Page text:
Freelancing software that helps you get paid faster.
Top Self Employed Tax Deductions That You Should Know
The business side of freelance work can be intimidating. In addition to properly managing income flow, expenses, and project workload, there is the matter of taxes. One way to be certain that you aren’t overpaying each quarter is to be vigilant about claiming legitimate expenses as self employed tax deductions on your income statement.
The simple rule for deciding what to include is to make certain your expense was used in the day-to-day activities of your business and that you made enough in your business that it can be counted as a business --- and not a hobby. The full rules and guidelines for making the determination can be found on the IRS website, and it is also recommended that you consult a tax professional if there is any doubt in your mind as to what counts.
While you will probably spend quite a bit when getting started, and even more as your business grows, it can be easy to overlook some of the most basic deductions. These are the most common categories that self employed in a variety of industries should be looking to deduct this tax season.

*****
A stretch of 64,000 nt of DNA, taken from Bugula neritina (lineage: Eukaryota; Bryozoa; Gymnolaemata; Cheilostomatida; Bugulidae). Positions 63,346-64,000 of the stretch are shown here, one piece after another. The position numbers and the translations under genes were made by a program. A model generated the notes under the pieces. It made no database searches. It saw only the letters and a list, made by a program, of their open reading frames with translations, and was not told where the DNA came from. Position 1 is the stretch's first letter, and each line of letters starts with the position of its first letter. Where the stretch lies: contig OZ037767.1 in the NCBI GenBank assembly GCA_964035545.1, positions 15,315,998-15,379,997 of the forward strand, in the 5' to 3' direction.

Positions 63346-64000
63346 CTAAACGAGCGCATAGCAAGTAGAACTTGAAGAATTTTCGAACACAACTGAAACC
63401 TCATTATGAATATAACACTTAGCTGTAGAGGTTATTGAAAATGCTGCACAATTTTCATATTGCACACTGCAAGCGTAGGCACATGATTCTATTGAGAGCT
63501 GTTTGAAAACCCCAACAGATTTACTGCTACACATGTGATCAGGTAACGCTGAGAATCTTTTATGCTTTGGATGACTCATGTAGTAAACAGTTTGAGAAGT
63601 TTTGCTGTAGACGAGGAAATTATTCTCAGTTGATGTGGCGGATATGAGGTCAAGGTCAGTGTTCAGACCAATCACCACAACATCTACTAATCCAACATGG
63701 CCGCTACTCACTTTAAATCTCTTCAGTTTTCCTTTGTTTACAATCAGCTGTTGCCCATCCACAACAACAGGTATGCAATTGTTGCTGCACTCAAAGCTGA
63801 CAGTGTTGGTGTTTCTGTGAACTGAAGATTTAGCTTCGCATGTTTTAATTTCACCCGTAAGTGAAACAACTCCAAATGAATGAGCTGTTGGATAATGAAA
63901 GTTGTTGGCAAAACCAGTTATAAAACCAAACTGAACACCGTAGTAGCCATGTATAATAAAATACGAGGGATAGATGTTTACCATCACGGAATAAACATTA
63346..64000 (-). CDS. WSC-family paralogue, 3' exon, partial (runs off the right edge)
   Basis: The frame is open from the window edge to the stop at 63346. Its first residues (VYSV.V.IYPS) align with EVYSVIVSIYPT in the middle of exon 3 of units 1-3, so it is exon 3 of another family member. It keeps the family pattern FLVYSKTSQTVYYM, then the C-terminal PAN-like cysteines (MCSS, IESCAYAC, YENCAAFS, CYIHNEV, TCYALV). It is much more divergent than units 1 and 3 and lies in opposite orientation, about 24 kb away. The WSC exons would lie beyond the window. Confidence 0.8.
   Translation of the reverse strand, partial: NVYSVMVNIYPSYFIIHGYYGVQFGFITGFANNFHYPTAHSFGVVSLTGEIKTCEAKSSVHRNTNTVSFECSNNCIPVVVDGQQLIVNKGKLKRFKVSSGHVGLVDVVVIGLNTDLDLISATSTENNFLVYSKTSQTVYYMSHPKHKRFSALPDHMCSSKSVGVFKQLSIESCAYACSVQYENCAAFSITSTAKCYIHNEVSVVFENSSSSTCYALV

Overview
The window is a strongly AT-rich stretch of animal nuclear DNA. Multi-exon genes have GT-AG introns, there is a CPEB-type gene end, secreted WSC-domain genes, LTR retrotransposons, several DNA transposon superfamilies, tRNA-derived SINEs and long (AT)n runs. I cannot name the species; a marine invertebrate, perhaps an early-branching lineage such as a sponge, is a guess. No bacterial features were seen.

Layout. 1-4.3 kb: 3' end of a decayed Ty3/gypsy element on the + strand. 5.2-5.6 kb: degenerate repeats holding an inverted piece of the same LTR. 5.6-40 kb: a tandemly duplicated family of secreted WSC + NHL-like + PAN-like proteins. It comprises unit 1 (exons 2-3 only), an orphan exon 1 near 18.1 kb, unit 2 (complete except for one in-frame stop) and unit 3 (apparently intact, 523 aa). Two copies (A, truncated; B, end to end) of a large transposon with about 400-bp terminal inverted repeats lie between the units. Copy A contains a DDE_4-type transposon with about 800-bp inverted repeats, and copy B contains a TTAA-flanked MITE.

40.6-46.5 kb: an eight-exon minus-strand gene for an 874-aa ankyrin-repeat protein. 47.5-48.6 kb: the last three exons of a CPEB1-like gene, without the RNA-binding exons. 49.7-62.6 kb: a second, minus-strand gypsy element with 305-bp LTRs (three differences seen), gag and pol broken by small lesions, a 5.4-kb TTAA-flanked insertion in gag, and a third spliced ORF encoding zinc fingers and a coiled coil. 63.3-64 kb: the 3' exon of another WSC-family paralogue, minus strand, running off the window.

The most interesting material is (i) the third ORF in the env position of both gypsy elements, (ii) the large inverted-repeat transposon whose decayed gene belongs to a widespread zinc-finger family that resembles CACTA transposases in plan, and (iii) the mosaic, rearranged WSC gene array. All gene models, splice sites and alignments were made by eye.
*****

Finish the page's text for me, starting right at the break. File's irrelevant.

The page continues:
Home Office Space
Whether you work from a converted closet, or have a separate structure (such as a “she shed”) that you create from, you should be able to get some tax relief for expenses related to this space. How much you can claim will depend on a variety of factors, including if you use that space only for business, and how large the space is.
The last few years, the IRS has made it very easy to claim this deduction by using their home office deduction guide. Some people choose to do a direct expense method, totaling up the exact out-of-pocket costs for everything from home insurance to utilities, to small repairs to the space. Others have found the simplified method to be quicker, giving them a standard deduction of $5 per square foot of home used for business, with a maximum amount of $1500 (for the maximum 300 square feet).